7:30 p.m. UCA College of Business, Room 107. Free.
Miranda July has published fiction in the New Yorker and The Paris Review, recorded music for the Pacific Northwest labels K Records and Kill Rock Stars, directed and acted in films like "Me and You and Everyone We Know" and "The Future," and worked in multimedia performance art — interactive online projects and video installations — since the mid-'90s. She also, according to a New York Times profile from a few years ago, was once paid $25,000 for coining the doomed brand name Coke II in the early '90s. There are things both good and evil we can learn from her, in other words, and so it's our good luck that she'll be in Central Arkansas this week. After performing at Hendrix College on Feb. 11, she'll be at UCA Thursday night for a public reading and book signing at the College of Business in Room 107. WS.
8 p.m. Verizon Arena. $44.
According to Forbes, Jeff Dunham has been one of the top five highest-paid comedians in the country for the past several years, and can claim the most-watched special in the history of "Comedy Central." Time magazine raves: "... politically incorrect, gratuitously insulting and ill tempered." Whatever your stance on mean-spirited puppetry in comedy (or in general), there is no question that Dunham is the most famous ventriloquist in the world, and for a little under $50 you can catch him onstage as part of his worldwide "Disorderly Conduct" tour, interacting with elaborately outfitted puppets including (possibly) Walter, Peanut, Jose Jalapeno on a Stick (a jalapeno pepper wearing a sombrero), Bubba J, and Achmed the Dead Terrorist. A jalapeno pepper wearing a sombrero! Doors open at 7 p.m. WS.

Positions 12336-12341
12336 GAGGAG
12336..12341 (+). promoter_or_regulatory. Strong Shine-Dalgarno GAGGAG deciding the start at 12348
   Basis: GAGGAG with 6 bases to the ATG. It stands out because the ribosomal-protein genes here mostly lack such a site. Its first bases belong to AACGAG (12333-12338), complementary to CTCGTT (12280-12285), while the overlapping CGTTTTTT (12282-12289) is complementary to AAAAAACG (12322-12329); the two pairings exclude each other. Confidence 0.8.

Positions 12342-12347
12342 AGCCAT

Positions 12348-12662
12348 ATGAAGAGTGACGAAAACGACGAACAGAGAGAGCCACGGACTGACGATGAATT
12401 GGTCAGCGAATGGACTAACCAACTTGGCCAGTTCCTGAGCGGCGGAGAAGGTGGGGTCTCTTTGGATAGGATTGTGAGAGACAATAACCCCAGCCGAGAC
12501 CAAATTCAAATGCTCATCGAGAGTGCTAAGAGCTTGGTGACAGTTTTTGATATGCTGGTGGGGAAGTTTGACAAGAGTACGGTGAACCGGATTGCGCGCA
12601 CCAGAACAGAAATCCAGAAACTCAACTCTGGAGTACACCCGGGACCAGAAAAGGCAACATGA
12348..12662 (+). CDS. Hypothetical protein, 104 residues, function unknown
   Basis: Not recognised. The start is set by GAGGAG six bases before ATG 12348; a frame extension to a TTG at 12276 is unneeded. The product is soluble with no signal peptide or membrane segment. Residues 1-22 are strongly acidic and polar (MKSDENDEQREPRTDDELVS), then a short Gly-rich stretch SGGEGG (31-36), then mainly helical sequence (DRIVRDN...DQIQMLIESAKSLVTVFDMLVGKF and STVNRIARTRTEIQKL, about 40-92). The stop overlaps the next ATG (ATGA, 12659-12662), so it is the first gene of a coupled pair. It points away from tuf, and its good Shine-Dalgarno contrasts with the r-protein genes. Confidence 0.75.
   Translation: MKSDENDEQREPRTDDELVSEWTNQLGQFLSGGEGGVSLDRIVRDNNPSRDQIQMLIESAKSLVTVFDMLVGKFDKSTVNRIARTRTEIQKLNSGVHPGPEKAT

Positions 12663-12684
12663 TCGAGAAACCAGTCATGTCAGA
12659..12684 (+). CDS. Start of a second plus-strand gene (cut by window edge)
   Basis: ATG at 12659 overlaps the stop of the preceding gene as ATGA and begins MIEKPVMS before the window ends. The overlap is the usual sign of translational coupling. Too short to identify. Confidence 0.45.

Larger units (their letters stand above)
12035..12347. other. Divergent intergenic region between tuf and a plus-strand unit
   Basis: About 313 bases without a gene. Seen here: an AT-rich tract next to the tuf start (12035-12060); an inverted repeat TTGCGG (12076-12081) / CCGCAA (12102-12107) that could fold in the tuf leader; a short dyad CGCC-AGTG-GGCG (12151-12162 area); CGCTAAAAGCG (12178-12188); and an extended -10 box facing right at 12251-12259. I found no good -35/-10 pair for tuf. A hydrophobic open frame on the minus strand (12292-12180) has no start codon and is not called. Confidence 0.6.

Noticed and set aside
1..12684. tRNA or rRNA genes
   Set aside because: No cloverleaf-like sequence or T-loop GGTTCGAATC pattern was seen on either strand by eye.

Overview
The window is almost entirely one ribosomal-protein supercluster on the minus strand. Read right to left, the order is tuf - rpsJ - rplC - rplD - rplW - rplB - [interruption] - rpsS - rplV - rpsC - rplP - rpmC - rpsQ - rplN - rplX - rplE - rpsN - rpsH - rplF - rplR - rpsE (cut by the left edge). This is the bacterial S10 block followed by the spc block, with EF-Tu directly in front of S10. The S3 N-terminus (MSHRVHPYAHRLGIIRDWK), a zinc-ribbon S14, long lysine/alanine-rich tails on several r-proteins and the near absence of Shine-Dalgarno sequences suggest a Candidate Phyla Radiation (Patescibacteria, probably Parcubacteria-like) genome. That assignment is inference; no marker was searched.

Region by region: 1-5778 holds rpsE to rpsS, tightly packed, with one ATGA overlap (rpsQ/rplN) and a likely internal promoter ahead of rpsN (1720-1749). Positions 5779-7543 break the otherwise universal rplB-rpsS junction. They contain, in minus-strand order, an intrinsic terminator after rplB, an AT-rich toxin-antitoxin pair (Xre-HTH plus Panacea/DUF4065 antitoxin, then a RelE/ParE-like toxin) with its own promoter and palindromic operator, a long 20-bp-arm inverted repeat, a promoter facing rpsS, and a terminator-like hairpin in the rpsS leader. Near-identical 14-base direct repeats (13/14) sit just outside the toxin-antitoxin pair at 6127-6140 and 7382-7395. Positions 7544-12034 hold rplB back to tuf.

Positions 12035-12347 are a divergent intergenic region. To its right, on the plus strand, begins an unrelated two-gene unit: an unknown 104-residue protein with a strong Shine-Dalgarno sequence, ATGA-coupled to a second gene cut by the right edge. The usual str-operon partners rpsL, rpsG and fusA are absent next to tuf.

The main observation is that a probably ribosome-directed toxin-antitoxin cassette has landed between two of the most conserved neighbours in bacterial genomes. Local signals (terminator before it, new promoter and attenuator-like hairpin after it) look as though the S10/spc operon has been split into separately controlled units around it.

FRIDAY 2/14-SUNDAY 2/16
6 p.m. Wildwood Park. $5-$10.
Arkansas's annual deep-winter outdoor festival returns for its sixth year, celebrating the first full moon of the year with lights, entertainment, and themed food and beverages from Asia, Jamaica, Mexico, New Orleans, Rome, and Shakespeare's England. What kind of food did they eat in Shakespeare's England? This was my first question after reading the LANTERNS! flyer. I'm guessing a lot of cakes and stews. Regardless, there will be plenty of other options. It will be beautiful, with fire pits and floating lights and so, so many lanterns. Also, it's family-friendly. Admission is $10 for adults, $5 for children ages 6-12, and free for children ages 5 and younger. WS.
FOR THE LOVE OF THE WU
10 p.m. White Water Tavern.
There's probably no less appropriate or more fun way to spend your Valentine's Day than going to see a tribute to the Wu Tang Clan, and it just so happens that this is an option this year. The night will feature MCs 607, Osyrus Bolly, Bobby, and Bolly Black Star, with live instrumentation provided by the Funkanites and a DJ set by Joshua Asante of Velvet Kente and Amasa Hines. I imagine it will be something like the video for "I Can't Go To Sleep," where the Wu all live and party together in that huge mansion, and Isaac Hayes is there wearing a wizard's robe, and nobody can go to sleep. Also, I heard a rumor that actual third-tier member U-God might be in attendance, but then again I also started that rumor. WS.
THE CEDRIC BURNSIDE PROJECT
10 p.m. White Water Tavern. $10.
The grandson and longtime drummer of the great North Mississippi blues icon R.L. Burnside, Cedric Burnside plays jagged electric blues alongside lead guitarist and fellow Hill Country native Trenton Ayers. The two of them, who perform as The Cedric Burnside Project, play a kind of scraping, shuffling reincarnation of the reckless, up-tempo Hill Country sound R.L. brought to Fat Possum records in the 1990s, but the Project isn't about historic preservation: Burnside is an incredibly accomplished guitarist and drummer (proof: He's won Drummer of the Year at the Memphis Blues Awards three times) and Ayers' approach to slide guitar is ecstatic and sensitive and cool. They are natural collaborators and, for a guitar-and-drums duo, louder than the sum of their parts. WS.